Egypt Exploration Fund   [Hrsg.]
Archaeological report: comprising the work of the Egypt Exploration Fund and the progress of egyptology during the year ... — 1901-1902

Seite: 4
DOI Artikel: 10.11588/diglit.12054.3
DOI Seite: 10.11588/diglit.12054#0018
Zitierlink: i
http://digi.ub.uni-heidelberg.de/diglit/archaeological_report1901_1902/0018
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Egypt Exploration Fund.

which may well be the ancient name of Khamsin, though the fact that the
crocodiles of Kerkeosiris were carried for burial to Tebtunis shows that
this is by no means a necessary inference. A considerable quantity of
papyrus cartonnage was also obtained here from some large pits in the
Ptolemaic cemetery, all of which had been plundered in ancient times, but
in some cases, fortunately, without the usual damage to the mummies.

Early in March another move was made to Illahun, where, we heard,
some crocodile tombs had been opened by natives during the previous
summer. This cemetery, which had hitherto escaped notice, was situated
in low ground a short distance to the north of the pyramid, and contained
crocodile mummies of the late Ptolemaic and early Eoman periods. In a
few of the latter kind inside the cloth wrappings was a thin layer of
papyrus, but it had mostly been used as a background for paint and was
very fragile and of little practical value; crocodiles of the earlier type
produced no papyri. Other antiquities were, as usual, infrequent; in one
tomb however were found some pretty fragments of welded glass with
inlaid patterns and a number of sticks on which were marked measure-
ments of crocodiles—apparently memoranda for the mummifier or grave-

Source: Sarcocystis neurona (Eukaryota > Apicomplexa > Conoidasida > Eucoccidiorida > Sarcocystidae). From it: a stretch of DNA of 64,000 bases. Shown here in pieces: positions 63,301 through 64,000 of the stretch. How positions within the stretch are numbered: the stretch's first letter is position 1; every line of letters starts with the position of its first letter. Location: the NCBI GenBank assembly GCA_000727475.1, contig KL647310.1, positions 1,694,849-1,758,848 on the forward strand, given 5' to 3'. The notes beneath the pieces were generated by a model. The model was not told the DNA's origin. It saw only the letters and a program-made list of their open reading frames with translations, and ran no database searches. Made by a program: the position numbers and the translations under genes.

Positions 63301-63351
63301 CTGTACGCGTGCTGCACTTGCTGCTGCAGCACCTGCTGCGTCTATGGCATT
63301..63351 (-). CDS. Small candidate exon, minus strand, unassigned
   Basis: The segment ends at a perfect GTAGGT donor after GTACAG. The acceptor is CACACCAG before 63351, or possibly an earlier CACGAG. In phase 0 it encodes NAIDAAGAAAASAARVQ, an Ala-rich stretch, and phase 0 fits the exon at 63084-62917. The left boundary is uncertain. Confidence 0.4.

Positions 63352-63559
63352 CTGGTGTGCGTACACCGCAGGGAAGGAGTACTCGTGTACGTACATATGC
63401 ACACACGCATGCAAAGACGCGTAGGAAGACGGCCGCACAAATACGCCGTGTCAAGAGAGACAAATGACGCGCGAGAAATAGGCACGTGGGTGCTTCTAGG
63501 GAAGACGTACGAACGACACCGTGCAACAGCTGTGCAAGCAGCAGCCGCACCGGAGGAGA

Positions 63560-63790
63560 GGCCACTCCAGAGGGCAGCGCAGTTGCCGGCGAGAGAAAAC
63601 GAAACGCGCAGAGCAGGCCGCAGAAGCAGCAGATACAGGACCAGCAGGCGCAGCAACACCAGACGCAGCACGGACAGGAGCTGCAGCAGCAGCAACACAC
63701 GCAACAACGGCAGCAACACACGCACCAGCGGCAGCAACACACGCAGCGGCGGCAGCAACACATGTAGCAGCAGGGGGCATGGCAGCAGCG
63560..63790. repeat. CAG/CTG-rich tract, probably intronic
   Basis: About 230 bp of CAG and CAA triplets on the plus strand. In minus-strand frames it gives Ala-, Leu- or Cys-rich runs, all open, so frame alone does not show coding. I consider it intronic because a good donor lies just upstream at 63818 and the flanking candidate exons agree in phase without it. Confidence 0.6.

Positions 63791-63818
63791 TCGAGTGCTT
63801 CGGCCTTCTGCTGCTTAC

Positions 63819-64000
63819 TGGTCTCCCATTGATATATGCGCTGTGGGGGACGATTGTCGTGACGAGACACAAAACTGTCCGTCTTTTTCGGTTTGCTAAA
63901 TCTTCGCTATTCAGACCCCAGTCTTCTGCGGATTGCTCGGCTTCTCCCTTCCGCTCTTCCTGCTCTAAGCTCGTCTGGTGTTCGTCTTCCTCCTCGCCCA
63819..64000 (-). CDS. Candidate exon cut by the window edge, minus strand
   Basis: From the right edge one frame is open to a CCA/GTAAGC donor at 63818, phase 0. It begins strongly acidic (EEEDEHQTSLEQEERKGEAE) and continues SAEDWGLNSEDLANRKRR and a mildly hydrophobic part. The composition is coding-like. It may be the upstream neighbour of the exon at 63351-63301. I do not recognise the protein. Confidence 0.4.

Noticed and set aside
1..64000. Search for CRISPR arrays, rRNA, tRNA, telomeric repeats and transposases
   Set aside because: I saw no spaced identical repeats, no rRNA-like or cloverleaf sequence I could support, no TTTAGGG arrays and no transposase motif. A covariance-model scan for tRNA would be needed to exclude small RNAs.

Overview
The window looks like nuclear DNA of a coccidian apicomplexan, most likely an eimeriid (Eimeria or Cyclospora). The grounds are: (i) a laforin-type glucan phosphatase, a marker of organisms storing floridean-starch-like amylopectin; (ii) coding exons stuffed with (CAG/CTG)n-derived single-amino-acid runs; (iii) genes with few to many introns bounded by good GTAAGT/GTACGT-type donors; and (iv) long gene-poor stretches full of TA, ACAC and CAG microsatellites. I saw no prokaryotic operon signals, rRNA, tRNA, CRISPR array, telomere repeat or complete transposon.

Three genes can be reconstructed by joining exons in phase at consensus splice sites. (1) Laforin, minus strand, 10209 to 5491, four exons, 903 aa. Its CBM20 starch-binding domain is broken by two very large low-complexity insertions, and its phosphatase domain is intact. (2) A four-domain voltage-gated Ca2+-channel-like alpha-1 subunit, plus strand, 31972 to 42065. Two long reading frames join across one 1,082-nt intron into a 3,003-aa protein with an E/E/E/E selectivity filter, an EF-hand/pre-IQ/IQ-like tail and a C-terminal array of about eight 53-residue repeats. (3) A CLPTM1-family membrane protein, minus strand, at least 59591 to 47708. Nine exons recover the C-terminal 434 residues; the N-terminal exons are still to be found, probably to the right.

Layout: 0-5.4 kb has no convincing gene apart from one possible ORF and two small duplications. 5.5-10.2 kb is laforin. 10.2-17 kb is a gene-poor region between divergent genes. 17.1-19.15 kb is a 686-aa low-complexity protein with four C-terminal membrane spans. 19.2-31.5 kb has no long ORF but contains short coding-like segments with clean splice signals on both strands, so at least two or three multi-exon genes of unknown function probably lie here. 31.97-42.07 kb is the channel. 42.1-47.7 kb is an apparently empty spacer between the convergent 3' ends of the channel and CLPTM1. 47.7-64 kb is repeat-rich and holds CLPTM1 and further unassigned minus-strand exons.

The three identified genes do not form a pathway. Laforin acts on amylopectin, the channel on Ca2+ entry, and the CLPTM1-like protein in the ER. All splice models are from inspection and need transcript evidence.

digger. We next turned our attention to the Ptolemaic cemetery, which
had been extensively dug on behalf of the Museum in 1900. The tombs
fell into two divisions, a later group on the south slopes of the hill on
which was built the temple of Kahfm, and an earlier one on an adjacent
rise to the west. In the former cartonnage was fairly frequent, but in all
cases had been ruined by damp ; from the latter however we succeeded in
extracting a number of papyrus mummies, though here too the proximity
of the cultivation had had in many cases an injurious effect upon their
state of preservation.

During these excavations in the Fayfim we purchased a large amount
of early Ptolemaic papyrus cartonnage which had recently been found at a
site in the Nile valley. With some difficulty we ascertained this to be
Hibeh, on the east bank opposite' Feshn, and on concluding our work at
Illahun we obtained leave to proceed to Hibeh immediately. That ancient
town, familiar to travellers on the Nile on account of its massive walls-
built under the XXIInd Dynasty, and picturesque temple overgrown by
palms, has a very extensive cemetery dating from the New Empire to-
Eoman times. The Pharaonic tombs have for the most part been dug out,,
but those of the Graeco-Eoman period, situated outside the town wall on
the north, had not been systematically explored. The early Ptolemaic
mummies were generally in plain limestone or painted wooden sarcophagi,
which were either placed in chambers rudely hollowed out in the sides of
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